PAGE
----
James Seckler has completed his PhD at Case Western Reserve University, and Post-doctoral studies at University of Rochester and Case Western Reserve University. He is currently a Postdoctoral Fellow in Department of Pediatrics at Case Western Reserve University. His field of study includes experimental and theoretical protein dynamics, FET capacitive sensors, and studying role of S-nitrosothiols in biological tissues
Small molecule S-nitrosothiols are endogenous chemicals which are produced by various forms of nitric oxide synthase. Their regulation plays a key role in the control of a variety of bodily processes and disease models, including: breathing, blood pressure, pulmonary hypertension, and asthma. However, these molecules are extremely labile, making in vivo detection extremely challenging as most small molecule S-nitrosothiols exists at very low concentrations in the body. We have developed a capacitive biosensor which employs poly-dopamine as its sensing and functional layer. A thin film of poly-dopamine behaves like a semiconductor and also will covalently crosslink to all free amines, free thiols, and S-nitrosylated thiols in solution. We treated with formaldehyde to block all free amines and free thiols, leaving only the S-nitrosothiols. S-nitrosothiol bonding to the semiconducting surface of the sensing electrode changes its capacitance, allowing for extremely sensitive detection of S-nitrosothiols in biological samples. We will present evidence of attomolar detection of S-nitrosocysteine which can be abolished by the addition of mercury to the fixing buffer, or by exposing the sample to UV light during fixing, both methods of degrading S-nitrosothiols. We will also present evidence of the presence of small molecule S-nitrosothiols in blood and saliva.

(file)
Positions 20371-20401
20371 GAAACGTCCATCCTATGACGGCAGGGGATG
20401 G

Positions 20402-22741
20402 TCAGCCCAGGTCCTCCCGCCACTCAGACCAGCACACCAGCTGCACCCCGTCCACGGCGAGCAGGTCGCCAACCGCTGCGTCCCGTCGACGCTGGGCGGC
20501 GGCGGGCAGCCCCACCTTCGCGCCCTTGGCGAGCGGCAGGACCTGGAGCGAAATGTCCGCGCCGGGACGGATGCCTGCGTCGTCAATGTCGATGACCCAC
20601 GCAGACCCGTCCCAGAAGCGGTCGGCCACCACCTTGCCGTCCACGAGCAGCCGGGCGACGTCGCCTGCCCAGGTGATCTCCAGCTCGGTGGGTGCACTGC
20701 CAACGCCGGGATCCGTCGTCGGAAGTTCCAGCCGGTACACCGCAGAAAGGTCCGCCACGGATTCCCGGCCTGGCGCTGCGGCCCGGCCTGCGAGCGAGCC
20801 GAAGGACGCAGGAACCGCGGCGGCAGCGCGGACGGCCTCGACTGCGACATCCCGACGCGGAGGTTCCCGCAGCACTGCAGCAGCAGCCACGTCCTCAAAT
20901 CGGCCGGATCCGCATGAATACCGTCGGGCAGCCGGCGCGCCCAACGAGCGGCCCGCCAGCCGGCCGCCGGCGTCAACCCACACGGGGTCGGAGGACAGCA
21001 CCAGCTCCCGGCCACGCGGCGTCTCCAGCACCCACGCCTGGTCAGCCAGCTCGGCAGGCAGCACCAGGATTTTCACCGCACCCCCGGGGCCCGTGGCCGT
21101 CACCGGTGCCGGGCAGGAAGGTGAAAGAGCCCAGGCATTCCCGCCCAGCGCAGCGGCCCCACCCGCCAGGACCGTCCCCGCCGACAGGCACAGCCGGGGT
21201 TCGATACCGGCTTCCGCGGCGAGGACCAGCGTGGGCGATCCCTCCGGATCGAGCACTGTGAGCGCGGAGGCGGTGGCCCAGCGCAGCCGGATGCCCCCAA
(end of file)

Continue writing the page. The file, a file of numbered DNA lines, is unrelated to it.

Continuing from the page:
Katja Hahne studied Human Biology at University of Greifswald. During her Diploma thesis, she dealt with the determination and the influence of peroxidase activity in human saliva and peroxidase containing products. Since 2015, she has been working as a PhD student at Institute of Genetics, Technische Universität Dresden. Within the Rödel group, her research is located in the field of “Biological sensor-actor systems”
BioSAM, an innovative regional growth core funded by the BMBF, encompasses 11 companies and six research institutions that are focusing on applications of whole cell sensors in biotechnology, environmental and medical technology. Besides their high sensitivity and specificity, whole cell based biosensors indicate the bioavailability of a specific analytes. The project Biogas aims to generate functionalized yeast cells as sensors for the control and optimization of the biogas process. Acetic acid as a critical intermediate was defined as the key analytes. The accumulation of acetic acid indicates an imbalance of the process due to a kinetic uncoupling between acid producers and consumers. Monitoring of acetic acid may thus assist optimizing the biogas process. We here describe the generation and validation of yeast whole cell sensors which modulate the expression of a fluorescent protein depending on the concentration of the analyte. In order to increase the endurance of a monitoring device, in addition to vegetative cells, spores are tested for the monitoring process